Morsel House is a Grade II listed former farmhouse lying in the heart of the Vale of York, ten minutes from the A1(M) and equidistant between York and Harrogate. Dating from the 1770s, the building is a classical Yorkshire “four square” house with later Victorian and contemporary extensions.
It is situated in a rural setting just north of the point where the River Ure becomes the River Ouse and then winds its way through the picturesque vale to the historic city of York. Despite the fact that the River Ure is a much greater waterway at the confluence, it is the Ouse that takes precedence by name. The Source of the Ouse is only some four miles from Morsel House. To the left is the Ouse at Thorpe Underwood.
The building itself is on an ancient drovers track once used to drive the beef fat stock, who had come down from the uplands to be fattened on the rich grass of this alluvial plain, onwards to the markets in York. Although the track to Morsel House is now a tarmac lane, this little used byway is still a rough cobbled and hardcore surface only some 200 metres beyond the house – as it would have been, centuries ago.
Less than a mile from Morsel House is Thorpe Underwood Hall, previously the site of Thorpe Green Hall, a house where Anne Bronte was engaged as the governess to the children of the house and Branwell Bronte as tutor to the eldest son. Morsel House used to be a part of the Thorpe Green Estate until it was broken up and sold in lots. In Anne Bronte’s novel “Agnes Grey” Thorpe Underwood assumed the name “Horton” and Thorpe Green Hall became “Horton Hall” where Agnes, the heroine of the book, was – like Anne Bronte – governess to the children of the house.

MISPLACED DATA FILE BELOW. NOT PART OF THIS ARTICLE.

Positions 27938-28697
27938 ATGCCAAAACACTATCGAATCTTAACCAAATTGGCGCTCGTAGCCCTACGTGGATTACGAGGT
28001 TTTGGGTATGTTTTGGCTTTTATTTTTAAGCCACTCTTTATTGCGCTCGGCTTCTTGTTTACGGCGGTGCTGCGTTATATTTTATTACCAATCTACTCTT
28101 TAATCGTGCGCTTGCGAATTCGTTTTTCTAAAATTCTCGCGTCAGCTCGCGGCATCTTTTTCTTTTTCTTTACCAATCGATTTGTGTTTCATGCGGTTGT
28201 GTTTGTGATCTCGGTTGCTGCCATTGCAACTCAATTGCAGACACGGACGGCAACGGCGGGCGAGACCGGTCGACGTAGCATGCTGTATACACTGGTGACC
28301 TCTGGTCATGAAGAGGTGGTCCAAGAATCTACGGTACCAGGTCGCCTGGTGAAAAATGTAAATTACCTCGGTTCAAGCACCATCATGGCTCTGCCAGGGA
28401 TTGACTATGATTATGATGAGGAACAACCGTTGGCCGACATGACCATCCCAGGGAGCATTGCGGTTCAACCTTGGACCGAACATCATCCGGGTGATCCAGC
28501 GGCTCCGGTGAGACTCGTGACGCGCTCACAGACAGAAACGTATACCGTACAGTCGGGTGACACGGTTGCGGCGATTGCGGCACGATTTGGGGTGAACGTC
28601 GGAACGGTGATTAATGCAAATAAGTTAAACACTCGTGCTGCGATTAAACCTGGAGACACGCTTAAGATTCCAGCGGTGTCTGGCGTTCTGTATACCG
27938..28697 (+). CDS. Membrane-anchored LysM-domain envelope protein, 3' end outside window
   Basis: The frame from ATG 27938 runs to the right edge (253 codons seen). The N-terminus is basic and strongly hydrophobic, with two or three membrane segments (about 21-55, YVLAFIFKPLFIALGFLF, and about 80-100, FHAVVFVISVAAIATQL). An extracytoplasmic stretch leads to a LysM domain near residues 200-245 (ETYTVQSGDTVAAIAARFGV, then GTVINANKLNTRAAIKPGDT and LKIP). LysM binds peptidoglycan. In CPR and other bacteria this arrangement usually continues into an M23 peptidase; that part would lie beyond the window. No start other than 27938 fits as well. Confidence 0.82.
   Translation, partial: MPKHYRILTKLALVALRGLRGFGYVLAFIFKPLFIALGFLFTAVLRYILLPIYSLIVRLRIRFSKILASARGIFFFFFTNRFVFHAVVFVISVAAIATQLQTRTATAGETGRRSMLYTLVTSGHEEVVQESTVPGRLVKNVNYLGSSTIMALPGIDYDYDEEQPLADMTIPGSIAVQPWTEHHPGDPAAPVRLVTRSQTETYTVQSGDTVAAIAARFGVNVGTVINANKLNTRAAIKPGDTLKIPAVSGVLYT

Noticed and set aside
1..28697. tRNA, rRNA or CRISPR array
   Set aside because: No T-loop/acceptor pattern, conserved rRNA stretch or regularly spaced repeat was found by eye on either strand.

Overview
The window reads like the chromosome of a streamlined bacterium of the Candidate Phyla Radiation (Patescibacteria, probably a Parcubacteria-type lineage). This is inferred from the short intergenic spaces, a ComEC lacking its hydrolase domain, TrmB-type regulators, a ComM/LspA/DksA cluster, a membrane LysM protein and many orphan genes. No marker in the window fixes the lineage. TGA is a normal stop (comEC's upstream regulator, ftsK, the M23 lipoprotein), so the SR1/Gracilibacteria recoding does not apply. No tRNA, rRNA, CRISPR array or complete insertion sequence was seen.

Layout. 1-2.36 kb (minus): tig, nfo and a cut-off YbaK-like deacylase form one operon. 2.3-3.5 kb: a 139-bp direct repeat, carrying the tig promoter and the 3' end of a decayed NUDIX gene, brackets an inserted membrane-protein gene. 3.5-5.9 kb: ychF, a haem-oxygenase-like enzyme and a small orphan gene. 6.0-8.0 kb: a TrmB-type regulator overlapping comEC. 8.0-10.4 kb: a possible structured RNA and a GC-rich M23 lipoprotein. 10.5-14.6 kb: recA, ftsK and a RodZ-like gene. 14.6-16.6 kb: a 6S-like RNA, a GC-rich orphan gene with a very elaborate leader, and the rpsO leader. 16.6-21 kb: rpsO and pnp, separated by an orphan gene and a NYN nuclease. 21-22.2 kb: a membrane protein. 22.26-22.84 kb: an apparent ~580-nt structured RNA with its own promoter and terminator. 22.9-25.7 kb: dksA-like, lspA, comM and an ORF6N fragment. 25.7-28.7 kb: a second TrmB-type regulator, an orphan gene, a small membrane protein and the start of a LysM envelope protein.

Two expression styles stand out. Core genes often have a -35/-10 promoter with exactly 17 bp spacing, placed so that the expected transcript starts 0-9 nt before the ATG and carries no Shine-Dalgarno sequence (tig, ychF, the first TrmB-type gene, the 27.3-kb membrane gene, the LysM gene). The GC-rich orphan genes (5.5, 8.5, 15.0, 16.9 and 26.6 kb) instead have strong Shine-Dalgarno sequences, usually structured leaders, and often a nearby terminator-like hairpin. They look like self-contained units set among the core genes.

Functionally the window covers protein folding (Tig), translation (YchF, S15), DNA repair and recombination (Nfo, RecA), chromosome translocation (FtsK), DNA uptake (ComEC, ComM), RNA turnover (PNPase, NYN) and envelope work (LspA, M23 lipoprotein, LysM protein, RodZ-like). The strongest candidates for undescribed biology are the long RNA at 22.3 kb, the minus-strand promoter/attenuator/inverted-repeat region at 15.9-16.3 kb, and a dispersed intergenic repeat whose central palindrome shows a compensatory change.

THORPE GREEN HALL - NOW SADLY DEMOLISHED
Just about two miles from Morsel House is the local Parish Church of Little Ouseburn where Anne and Branwell Bronte attended services – the church that was used as the setting for Agnes Grey when in the novel she took her charges to Sunday worship. Driving from Morsel House to Little Ouseburn Church you pass the Monk House where Anne and Branwell Bronte lived, and a further mile beyond the Church is the “Long Wood” where Anne Bronte wrote her highly acclaimed poem - “ Lines Composed in a Wood on a Windy Day” .
LITTLE OUSEBURN PARISH CHURCH
Further a-field, but within easy striking distance, Morsel House is surrounded by a passage of history: From the Roman town of Aldborough (Brigantium), the Royal Castle at Spoffoth, the battlefield of Marston Moor to the echoes of countless RAF Bomber Command Airfields – now closed, but so woven into the wartime history of Yorkshire and the Nation. Including the Eden Camp Museum, formerly a German Prisoner of War camp in World War Two.
For those considering the present rather than the past, there are endless attractions and places of interest to visit within the immediate area. The old drovers tracks and public footpaths offer interesting and varied walks and cycling though unspoilt rural countryside and villages. Nearby Stockeld Park hosts a unique Christmas Holiday venue and Lightwater Valley Theme Park provides excellent fun for the young and the young at heart! We are always pleased to advise our guests on the local venues, countryside and pubs that will suit their own individual tastes.